More Than Meets The Eye

Are you up for an intense movie experience? If so, run out and see Vantage Point. I can’t remember ever seeing another movie quite like it — and that’s one reason it’s worth seeing. It’s different.

The same event (an assassination attempt/terrorist plot) is told from the perspective of first one character and then another…and another…and so on. You might think it would get boring, but it doesn’t. So many new details come to light with each version that it becomes more and more interesting, more suspenseful, as the full story unfolds. Yes, there is violence. But the subject matter requires it. And the sad but true fact is that it could easily be tomorrow’s headlines. It’s our present day reality.

So much would have been missed if we had seen this story from the vantage point of only one character. Our first assumptions would have proved wrong. None of us could have made an accurate judgement based on the information gleaned from just one or two of the people involved. The story was more complex than that.

This unique movie concept — this Vantage Point theme — made me think about the judgements we make in our everyday lives. How many times do we witness or even play a role in an event or conversation and then immediately pass judgement based only on what we ourselves can see? Just like the storyline in the movie, life is more complex than that. There’s usually more than meets the eye involved.

Let’s be alert to looking at situations from different vantage points. Let’s give the benefit of the doubt the next time someone seems especially demanding or harsh. Maybe heavy demands or extreme stress has been placed on that person. When we feel like someone has snubbed us, perhaps she was distracted by worry or heartache instead.

Let’s look beyond the surface. After all, “Jesus said…’Stop judging by mere appearances, and make a right judgement.'” John 7:21a, 24

*Flickr photo by Piutus

*P.S. Has anyone else seen Vantage Point? What did you think? Can you think of another movie ever being made like it? I couldn’t…


  1. Kristin and I saw Vantage Point. We kept seeing the trailer and were ready to see it when it came out. I thought for his feature film directorial debut Pete Travis did a nice job. There were a lot of cameras involved to pull this one off!

    Rashômon (1950 – set in 12th century Japan), directed by Akira Kurosawa is told from 4 different viewpoints – each revealing a little more detail, sound familiar? A very interesting film and is the only other one I can think of that has different points of view that tell the same story for the whole film. It was I think the first film to do such a thing.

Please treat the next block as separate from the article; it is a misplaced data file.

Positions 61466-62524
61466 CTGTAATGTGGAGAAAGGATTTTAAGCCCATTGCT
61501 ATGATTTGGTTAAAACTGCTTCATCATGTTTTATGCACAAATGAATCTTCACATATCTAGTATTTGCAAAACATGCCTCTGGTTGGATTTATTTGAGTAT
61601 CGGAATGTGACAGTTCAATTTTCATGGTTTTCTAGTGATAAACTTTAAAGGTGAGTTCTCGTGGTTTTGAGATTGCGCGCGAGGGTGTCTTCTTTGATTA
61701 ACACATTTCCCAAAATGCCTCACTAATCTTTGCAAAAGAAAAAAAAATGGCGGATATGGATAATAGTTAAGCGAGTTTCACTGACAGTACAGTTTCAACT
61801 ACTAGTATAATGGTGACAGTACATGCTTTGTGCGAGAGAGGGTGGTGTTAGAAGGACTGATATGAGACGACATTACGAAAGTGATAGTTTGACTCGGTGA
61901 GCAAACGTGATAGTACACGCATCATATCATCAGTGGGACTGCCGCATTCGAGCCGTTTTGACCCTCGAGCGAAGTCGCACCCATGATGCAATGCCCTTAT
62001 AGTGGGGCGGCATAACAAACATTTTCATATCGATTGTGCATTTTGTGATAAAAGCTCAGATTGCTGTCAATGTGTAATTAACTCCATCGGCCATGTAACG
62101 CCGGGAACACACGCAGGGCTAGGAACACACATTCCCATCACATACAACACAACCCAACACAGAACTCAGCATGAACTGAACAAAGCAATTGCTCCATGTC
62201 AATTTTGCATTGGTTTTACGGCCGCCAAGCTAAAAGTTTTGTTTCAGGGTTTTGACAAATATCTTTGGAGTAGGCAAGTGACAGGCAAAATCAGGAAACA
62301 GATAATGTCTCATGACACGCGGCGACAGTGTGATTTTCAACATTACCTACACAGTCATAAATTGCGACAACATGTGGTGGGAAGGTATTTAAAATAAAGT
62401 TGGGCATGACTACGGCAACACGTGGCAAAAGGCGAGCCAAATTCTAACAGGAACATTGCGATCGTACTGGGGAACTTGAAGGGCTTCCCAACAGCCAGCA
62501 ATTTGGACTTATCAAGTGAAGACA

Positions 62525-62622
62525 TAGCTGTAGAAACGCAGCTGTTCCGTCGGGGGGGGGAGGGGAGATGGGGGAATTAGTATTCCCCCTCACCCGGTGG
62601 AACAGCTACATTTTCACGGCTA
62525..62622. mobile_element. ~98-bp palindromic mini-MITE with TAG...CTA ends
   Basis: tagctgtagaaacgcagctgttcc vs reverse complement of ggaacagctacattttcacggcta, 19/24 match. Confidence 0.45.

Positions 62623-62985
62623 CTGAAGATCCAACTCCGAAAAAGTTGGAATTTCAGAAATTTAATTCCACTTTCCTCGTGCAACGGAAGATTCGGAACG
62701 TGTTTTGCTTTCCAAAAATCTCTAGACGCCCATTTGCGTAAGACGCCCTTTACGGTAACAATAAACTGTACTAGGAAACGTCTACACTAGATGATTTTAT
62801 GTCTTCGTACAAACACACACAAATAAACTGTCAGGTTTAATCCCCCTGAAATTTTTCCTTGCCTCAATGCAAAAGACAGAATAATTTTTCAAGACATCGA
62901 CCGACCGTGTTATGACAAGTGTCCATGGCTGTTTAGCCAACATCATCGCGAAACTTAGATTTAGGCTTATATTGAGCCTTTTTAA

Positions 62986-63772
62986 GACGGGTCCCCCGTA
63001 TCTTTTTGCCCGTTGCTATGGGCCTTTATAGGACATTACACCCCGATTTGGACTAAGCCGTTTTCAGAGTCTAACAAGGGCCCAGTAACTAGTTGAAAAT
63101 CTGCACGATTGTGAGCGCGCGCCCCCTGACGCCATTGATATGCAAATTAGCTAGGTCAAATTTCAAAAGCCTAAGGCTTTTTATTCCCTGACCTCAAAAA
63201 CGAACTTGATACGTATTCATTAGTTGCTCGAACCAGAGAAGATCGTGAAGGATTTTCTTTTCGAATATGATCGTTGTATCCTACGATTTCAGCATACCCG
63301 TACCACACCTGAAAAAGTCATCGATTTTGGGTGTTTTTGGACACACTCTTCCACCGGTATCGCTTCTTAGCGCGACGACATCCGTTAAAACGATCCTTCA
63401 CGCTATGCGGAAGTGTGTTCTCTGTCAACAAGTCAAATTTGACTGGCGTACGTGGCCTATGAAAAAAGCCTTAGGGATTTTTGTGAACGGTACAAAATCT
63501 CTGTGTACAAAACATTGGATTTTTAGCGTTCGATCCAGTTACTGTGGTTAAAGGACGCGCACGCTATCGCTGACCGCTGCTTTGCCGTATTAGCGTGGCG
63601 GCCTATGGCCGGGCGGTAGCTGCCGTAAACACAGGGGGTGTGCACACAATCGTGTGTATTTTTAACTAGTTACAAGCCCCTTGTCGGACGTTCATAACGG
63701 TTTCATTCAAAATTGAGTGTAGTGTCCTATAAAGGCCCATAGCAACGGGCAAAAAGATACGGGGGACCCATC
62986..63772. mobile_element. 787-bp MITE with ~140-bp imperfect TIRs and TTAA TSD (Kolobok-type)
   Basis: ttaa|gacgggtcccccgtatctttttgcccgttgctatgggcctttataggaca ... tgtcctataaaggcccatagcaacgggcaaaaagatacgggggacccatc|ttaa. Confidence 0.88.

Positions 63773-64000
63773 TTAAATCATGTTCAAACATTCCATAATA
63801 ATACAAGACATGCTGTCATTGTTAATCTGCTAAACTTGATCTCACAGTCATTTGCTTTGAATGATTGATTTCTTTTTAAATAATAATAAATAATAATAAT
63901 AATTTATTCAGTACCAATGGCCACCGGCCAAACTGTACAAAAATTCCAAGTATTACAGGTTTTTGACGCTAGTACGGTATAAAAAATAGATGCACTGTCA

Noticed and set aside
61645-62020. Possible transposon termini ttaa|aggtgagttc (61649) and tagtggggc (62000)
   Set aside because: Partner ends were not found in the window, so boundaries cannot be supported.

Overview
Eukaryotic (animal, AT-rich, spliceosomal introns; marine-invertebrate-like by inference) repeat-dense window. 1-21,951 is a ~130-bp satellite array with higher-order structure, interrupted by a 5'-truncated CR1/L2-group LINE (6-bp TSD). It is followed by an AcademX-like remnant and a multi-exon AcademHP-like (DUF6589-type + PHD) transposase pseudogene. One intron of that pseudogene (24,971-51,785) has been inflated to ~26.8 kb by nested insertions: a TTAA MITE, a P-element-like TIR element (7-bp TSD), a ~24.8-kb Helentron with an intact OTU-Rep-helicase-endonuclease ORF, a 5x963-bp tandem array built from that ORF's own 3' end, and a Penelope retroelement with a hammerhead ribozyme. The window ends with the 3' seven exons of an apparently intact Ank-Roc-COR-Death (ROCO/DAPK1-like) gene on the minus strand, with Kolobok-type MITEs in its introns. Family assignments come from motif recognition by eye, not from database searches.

Both films do rely on all the angles to find out what really happened and like you are saying in life that does prove very useful, we just have to remember it – thanks for the reminder!

  2. I knew my expert husband would have a stellar comment for this post!

    I enjoyed the movie because of the interesting story line and the way it was revealed, but it was also so action-packed that I ended up with a headache, a sore jaw (tension!) and a racing heart! I don’t usually tell Shawn I want to see movies such as this, but it was interesting.

    Thankfully he can put up with my hand squeezes and head-behind-the-jacket at the movie theater! :) And my non-stop questions! But I was better this time, I knew I needed to keep my questions to myself because it would all be revealed soon enough, and I didn’t want to drive Shawn nuts! I liked the application in the post because it reminds me that sometimes I jump the gun and question why someone is doing something etc before I know all the details and circumstances.

  3. Shawn & Kristin, glad you guys got to see the movie! Shawn, thanks for the info on the other movie — I knew I could count on our resident film expert :)

    Kristin, I knew it would be a little intense for you, but kudos for joining Shawn for the experience. Now it’s his turn to take you to a chic flick :)

    Glad you both appreciated the life application — that’s always a blessing to hear!

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